Hair of the dog, or, the limits of technology
This post is about the hopeful idea that technology is going to save us from having to adapt to descent. A recent article describes an episode of geopiracy to geoengineer the ocean, so we’re back at climate again, since this example provides particular insights and illustrations into our blindspots about the limits to growth and the limits of technology. Almost all environmental articles now mention climate, whether it is warranted in the discussion or not, so it is hard to avoid the topic. We are shoehorning every environmental problem into the same size small shoe of solutions. Is it lack of ecoliteracy? I also continue to beat this drum because one of Odum’s great concerns was that misunderstandings about the interconnected nature of our problems would lead to geoengineering of the planet. He recognized the hazards of industrial scale manipulation of the biosphere, and the danger of relying on the industrial machine for fixes.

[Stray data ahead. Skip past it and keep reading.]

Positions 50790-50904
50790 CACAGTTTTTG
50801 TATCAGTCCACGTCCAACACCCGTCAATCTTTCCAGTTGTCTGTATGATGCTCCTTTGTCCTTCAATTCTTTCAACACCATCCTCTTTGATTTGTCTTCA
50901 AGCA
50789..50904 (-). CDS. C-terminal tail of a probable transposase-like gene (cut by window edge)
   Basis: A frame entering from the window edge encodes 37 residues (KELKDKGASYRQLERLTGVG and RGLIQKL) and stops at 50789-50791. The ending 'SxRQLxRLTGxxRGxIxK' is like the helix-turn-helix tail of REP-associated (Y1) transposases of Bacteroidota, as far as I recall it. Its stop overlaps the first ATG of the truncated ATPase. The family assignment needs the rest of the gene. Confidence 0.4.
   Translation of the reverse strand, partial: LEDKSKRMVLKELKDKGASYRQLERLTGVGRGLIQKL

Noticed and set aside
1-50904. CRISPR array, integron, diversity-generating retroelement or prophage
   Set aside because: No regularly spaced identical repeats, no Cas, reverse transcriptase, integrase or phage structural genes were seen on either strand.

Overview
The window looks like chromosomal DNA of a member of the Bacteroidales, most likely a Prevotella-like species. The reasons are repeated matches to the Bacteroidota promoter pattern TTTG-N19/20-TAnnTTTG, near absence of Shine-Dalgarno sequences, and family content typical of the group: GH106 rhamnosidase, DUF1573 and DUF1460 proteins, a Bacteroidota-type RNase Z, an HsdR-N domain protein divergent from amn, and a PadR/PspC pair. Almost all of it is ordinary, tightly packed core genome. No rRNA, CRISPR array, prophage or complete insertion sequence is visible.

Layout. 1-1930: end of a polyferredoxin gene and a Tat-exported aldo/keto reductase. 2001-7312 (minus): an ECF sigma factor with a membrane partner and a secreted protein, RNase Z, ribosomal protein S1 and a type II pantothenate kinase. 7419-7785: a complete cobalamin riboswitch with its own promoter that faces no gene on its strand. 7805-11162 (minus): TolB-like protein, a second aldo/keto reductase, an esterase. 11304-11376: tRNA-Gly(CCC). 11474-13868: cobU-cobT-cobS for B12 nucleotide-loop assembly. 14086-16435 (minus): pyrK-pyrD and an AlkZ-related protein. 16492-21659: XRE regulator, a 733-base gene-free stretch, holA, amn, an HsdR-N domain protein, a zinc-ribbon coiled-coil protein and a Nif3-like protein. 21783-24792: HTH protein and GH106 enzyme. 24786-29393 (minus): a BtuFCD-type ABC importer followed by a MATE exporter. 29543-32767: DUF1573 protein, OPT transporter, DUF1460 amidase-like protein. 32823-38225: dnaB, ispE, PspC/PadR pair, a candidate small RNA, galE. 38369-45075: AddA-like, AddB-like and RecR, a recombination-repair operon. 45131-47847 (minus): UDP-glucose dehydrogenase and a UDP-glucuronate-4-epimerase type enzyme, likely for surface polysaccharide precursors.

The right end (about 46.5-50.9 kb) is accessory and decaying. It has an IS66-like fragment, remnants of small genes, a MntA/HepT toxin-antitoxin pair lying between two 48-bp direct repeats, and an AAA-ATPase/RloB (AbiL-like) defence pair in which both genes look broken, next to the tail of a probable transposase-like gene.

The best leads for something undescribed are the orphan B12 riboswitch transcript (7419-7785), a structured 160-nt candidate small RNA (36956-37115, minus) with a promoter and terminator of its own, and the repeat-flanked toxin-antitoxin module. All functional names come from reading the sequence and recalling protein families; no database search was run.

Climate change is a situation where we have fastened on a subset of the real problem, which is population and economic growth. So we immediately frame the solution set in an even smaller space, which is geoengineering, or financial wizardry, or some other narrow solution to the wrong problem that benefits only a few, and further damages the environment. We have trained our minds to focus and analyze, thus we anxiously narrow our frame of reference when faced with big problems. Einstein said that problems cannot be solved by the level of awareness that created them. He meant seeing the big picture, and avoiding doubling down on behaviors that got us where we are now. Or, in colloquial terms, What how fellow, thou knave, I pray thee let me and my fellow have a haire of the dog that bit us last night. And bitten were we bothe to the braine aright (Drunkard.com, from 1546). The idea that the hair of the dog was a cure dates back to the Greek, who believed that a dog bite would heal more quickly if you ate dog hair. Is technology a hair-of-the-dog cure for our energy bender?